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In Nepal, the 2015 earthquake had a devastating impact on everyone, especially those living in rural areas and in poverty. It worsened a difficult situation, destroying houses and infrastructure, leaving many without access to basic hand washing facilities or clean water. Prior to the earthquake only 31% of girls and 47% of boys had access to toilets in schools. It is estimated that nine out of ten schools in the worst-affected areas were destroyed, resulting in 1.4 million children unable to go to school.

According to UNICEF, Today, 10.8 million people in Nepal do not have access to improved sanitation, 3.5 million do not have access to basic water services, and 39% of schools don't have separate toilets for girls and boys. 40% of the rural population don't have access to basic sanitation services (World Bank 2017).

The problem

The people living in the remote, rural areas of South Lalitpur and Sunsari where poverty is widespread continue to live without clean water and adequate sanitation. While nationally there has been good progress towards Government-identified WASH goals, it is uneven and infrastructure is often poorly maintained. Nationally one in ten people still do not have clean water and almost 50% of the population lack access to a decent toilet or sanitation. In the proposed project area the picture is considerably worse.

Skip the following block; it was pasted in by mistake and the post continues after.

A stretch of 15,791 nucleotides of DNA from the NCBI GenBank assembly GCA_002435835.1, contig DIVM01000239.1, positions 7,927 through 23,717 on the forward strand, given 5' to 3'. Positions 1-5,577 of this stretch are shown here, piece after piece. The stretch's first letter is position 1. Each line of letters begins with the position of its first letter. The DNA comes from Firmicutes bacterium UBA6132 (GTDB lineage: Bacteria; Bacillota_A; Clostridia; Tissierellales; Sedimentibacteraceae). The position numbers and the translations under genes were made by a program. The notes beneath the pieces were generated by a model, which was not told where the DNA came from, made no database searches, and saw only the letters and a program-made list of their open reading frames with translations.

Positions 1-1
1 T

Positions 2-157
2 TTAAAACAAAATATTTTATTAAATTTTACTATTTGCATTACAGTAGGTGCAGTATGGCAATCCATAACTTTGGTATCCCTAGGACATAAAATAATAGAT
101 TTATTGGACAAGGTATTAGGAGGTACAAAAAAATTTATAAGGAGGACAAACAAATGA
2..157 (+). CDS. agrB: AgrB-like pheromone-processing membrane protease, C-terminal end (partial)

Already poor and remote, the devastating 2015 earthquake worsened a difficult situation. Prior to the earthquake only 31% of girls and 47% of boys had access to toilets in schools. It is estimated that nine out of ten schools in the worst-affected areas were destroyed, resulting in 1.4 million children unable to go to school.

​Our local partner